Opening a charming bed and breakfast can be a dream come true for many aspiring innkeepers. Providing cozy accommodations and welcoming hospitality in a beautiful setting is rewarding, but starting a successful B&B requires more than just being a gracious host.
This guide will provide an overview of the bed and breakfast business and industry, steps to get started, common startup costs, and answers to frequently asked questions.
A bed & breakfast offers guests not only lodging but also a more luxurious “home away from home” experience. Unlike hotels, B&Bs give guests tthe feeling like they’ve been invited into a home. Little touches, like mints on a pillow, lemonade on a porch, and meals in a warm and welcoming dining room, transform lodging into a unique experience. Hosts live on-site, giving the business a family feel.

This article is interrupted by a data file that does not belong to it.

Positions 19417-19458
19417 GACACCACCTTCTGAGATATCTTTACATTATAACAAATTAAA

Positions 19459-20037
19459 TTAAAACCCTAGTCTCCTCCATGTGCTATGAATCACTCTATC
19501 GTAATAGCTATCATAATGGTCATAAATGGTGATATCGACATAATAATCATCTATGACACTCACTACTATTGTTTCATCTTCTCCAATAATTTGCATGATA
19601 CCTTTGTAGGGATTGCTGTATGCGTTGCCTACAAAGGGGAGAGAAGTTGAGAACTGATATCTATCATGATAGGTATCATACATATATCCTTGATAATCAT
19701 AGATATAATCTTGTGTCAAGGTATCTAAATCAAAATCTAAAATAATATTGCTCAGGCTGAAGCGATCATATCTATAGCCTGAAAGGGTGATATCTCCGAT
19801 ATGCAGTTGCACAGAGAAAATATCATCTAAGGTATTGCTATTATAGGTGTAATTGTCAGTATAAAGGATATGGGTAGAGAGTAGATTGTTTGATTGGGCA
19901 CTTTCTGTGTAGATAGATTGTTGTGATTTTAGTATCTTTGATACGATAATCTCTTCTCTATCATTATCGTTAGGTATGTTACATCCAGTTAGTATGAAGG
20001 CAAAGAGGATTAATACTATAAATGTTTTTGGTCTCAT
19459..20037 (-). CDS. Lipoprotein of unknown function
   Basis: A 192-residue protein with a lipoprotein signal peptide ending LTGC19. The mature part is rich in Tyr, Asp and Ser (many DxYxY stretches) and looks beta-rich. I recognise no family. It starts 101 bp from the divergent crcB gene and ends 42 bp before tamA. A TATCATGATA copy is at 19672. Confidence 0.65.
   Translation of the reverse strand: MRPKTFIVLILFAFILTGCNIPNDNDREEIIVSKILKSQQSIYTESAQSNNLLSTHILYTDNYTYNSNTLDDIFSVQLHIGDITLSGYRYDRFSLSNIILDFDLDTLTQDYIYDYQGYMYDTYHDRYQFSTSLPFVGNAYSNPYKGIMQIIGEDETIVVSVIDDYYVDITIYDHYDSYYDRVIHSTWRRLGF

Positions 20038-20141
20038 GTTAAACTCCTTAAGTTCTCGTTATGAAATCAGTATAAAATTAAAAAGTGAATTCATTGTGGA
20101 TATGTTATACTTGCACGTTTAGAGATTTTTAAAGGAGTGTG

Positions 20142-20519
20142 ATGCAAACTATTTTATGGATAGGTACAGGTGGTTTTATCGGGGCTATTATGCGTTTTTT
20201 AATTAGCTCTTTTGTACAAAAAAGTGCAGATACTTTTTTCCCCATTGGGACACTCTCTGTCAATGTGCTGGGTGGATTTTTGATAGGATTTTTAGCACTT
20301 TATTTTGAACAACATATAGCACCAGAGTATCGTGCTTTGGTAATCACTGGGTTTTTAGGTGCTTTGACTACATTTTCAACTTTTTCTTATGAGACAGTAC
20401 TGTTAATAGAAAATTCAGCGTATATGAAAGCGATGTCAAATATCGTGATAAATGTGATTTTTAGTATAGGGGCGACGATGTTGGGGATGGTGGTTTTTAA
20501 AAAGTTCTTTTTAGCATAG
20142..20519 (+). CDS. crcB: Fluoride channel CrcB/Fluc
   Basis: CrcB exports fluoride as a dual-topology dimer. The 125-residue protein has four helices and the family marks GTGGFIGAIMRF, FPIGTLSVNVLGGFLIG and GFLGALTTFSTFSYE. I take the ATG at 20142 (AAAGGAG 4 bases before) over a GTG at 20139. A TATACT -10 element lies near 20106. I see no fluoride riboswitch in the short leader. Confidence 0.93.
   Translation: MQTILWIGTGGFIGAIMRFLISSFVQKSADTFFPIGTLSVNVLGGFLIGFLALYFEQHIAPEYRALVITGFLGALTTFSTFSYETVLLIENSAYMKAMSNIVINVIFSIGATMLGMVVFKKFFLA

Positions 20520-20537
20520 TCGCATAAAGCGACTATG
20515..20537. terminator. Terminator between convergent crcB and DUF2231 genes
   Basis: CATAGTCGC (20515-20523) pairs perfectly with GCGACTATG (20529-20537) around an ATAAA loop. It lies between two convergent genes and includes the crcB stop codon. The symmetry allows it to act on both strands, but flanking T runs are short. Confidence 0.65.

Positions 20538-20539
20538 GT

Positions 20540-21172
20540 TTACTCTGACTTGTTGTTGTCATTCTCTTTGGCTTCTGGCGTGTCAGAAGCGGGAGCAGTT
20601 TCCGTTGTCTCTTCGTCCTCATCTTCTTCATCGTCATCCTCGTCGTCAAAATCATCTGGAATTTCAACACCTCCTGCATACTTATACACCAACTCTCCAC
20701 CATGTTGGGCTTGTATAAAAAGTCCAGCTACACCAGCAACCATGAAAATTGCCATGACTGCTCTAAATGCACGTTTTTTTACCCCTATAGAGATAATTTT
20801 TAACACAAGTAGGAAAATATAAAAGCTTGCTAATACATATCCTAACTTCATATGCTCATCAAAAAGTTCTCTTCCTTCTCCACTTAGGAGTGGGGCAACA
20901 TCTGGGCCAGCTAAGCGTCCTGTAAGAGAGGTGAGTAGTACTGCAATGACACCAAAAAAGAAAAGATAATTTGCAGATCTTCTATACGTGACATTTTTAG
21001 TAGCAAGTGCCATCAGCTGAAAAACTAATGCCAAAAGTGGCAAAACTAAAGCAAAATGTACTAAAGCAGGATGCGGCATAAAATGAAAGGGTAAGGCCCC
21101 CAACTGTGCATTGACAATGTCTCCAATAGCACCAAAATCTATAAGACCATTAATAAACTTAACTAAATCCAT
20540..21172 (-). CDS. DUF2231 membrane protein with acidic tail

Most inns have between four and ten rooms, which allows their owners to provide attentive, specialized customer service to guests. There’s much more personal interaction in a B&B than you’d find in a hotel, and that’s one of the benefits of this business. Hosts get to know their guests and often play an important role in their trips or vacations. When hosts have an intimate knowledge of the local area, they can help guests find ideal activities and make the most of their experience.
Owning a B&B is not just an entrepreneurial opportunity, but it’s also a lifestyle. This is one business opportunity where you truly need to enjoy what you’re doing to be successful. Great B&B owners and hosts love to share their home and town with visitors, and they’re fully invested in their business. With weekends and tourist seasons being the busiest times, plan to change your personal schedule when you get into this industry.
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The B&B industry has experienced steady growth as more travelers seek unique accommodations. The B&B industry is influenced by the number of people who travel and take vacations, and that’s closely linked to the amount of disposable income available. Industry revenue is expected to drop slightly in 2023, but at a healthy $2.9 billion as the economy rebounds from the pandemic downturn.